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Understanding each other’s emotions

By the time children are school-aged they begin developing the skill required to read nonverbal cues about the emotions of the people around them. They begin sensing how changes in facial expression and body language speak to changes in disposition. Their ability to do this comes from their experiences with others and, ultimately, their awareness of themselves.

Today I’m recommending that we give students the opportunity to practice these skills. Let’s make their thinking visible.

Start this conversation today: How would you know if a classmate was unhappy and needed help?

As the conversation evolves students will begin using “I” statements. Ex: “When I am upset, I…” This awareness is crucial to their development of sense of self and how it influences their sense of others.

Because of developmental changes that occur with age, this conversation will naturally evolve depending on the age of your students. The prompt is accessible to all ages.

My hope is that they will gain a greater understanding of themselves and how they act based on their emotions.



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Mind dump: 3 words

This week’s conversation starter is part conversation part stop-n-jot.

This Monday ask your students to pause and write down 3 words which come to mind immediately.

Ask for volunteers to share words they wrote down.  Share your words.  See if any resonate with words other students wrote down.

This quick activity does many things in a span of a few short minutes:

  1. It sends the message that you care what’s on students’ minds
  2. It makes it okay for minds to be filled with things that aren’t tied to the lesson.  Let them know this is something adults balance regularly, too.
  3. You get quick feedback on where everyone is mentally and emotionally
  4. It’s a mini-vocabulary lesson ripe for discussion on synonyms (ex: one student writes confused while another writes puzzled)
  5. You can assess spelling ability and correct misspellings when you review their answers (more applicable for younger students)

If I did this activity right now my 3 words would be: nap, laundry and grading :)




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What would you fight for?

September is a month of getting-to-know-you for teachers and students.  Establishing relationships with students and among students is, among other things, a key lever in the complex recipe for student achievement.  There are many ways to begin to learn about your students (please share your favorite tips for this!), and I’d like to suggest this conversation starter as a subtle way to learn what the students are passionate about.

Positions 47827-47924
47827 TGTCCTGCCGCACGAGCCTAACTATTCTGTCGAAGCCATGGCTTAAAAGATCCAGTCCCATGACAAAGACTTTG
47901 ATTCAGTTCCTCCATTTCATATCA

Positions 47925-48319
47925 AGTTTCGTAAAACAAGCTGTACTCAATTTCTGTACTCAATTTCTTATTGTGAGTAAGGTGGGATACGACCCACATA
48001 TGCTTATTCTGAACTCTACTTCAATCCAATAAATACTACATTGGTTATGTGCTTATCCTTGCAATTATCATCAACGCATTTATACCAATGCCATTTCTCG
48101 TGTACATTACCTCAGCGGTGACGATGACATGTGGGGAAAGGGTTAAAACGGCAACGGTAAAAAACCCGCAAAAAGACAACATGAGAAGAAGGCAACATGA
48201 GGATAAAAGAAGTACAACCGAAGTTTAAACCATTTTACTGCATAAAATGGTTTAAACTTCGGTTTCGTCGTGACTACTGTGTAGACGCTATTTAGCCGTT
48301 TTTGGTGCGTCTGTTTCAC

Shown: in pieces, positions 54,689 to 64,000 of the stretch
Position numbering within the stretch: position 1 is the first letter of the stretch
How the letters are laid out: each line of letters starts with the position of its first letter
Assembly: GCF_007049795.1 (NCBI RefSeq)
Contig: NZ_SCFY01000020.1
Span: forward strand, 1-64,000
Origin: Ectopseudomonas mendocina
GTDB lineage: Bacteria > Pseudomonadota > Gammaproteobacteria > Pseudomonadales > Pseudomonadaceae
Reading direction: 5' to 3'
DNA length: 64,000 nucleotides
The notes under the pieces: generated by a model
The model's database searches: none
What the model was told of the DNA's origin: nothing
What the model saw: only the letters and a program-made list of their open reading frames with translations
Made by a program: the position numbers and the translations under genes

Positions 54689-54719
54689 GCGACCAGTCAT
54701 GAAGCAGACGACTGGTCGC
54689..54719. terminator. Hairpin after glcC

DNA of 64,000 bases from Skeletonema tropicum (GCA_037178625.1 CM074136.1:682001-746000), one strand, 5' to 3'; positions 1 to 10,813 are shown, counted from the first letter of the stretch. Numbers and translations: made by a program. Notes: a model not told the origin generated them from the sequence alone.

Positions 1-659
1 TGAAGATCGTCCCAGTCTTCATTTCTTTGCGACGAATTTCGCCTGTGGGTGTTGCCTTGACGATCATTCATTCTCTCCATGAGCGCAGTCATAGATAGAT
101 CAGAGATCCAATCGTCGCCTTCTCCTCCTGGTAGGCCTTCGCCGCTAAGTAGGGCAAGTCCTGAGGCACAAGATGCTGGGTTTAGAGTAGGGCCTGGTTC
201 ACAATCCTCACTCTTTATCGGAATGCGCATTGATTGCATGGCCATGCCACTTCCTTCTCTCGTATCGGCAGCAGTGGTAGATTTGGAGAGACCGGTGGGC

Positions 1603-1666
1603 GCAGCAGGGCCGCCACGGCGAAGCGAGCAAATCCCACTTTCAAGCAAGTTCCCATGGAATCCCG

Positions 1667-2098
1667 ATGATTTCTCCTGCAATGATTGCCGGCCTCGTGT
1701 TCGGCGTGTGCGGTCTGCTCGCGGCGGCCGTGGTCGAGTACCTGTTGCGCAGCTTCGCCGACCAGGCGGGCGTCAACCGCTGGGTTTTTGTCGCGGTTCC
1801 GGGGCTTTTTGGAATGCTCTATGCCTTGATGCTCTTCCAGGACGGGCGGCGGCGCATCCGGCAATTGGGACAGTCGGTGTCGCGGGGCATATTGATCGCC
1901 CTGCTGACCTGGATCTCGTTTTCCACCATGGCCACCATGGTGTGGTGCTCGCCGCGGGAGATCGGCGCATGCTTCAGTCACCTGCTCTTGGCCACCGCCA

This Monday pose the question: What is something that is unfair that you would fight for? 

I like this question because it tells you not only what students are upset about but also what they are so upset about that they would do something about it.  Moreover, it opens up an opportunity for the important life lesson that there are many things in life which are unfair, but only so many we can fight for/against.  In short: pick your battles.  (But goodness, please do battle for those which you pick – another critical teachable moment!)

Children are acutely aware of the unfair.  As they age they grasp a sense of injustice and feel compelled to action.  This conversation, therefore, can be approached with students of all ages.  Try these questions for littler ones: What is unfair?  & What is the most unfair?

I can’t wait to hear what they come up with!



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Teachers who care

Many teachers will begin the school year surveying their students.  If they’re like me, they’ll ask about favorite snacks, a student’s ideal day, and what did and didn’t support that child’s learning last year.  I’m always impressed by the clarity with which students can reflect on the learning habits and styles that work for them.

Recently, a colleague suggested I add another pair of questions.  I want to share these with you and I want to encourage you to begin this conversation in your classroom.

Finish these sentences:

  • Teachers who care about me…
  • Teachers who don’t care about me…

As we know, if students aren’t sure that we care about them, there will be an ocean of mistrust between us.  Children are intuitive, emotional creatures.  They thrive in safe, routine and secure environments.

The knowledge that they are being lead by adults who care about them can be the very difference between a child who is willing to take risks and one who opts out.  In other words: caring is paramount.

I suggest this conversation begins on paper.  Give students a chance to do a brain dump and get as many attributes down on paper as they can.  Then, ask them to share how they feel.

Because it’s the start of the school year and because this can be delicate and confrontational, be sure to model with your own answers.  Recollect stories from when you were a student and share when you felt cared for and other times when you felt unsupported.

After this conversation, you’ll know how to act and what to say so that your students know without a shadow of a doubt that you care about them.  As a bonus, they’ll know a little more about you and the struggles you faced when you were in their shoes.

Let me know what they come up with!



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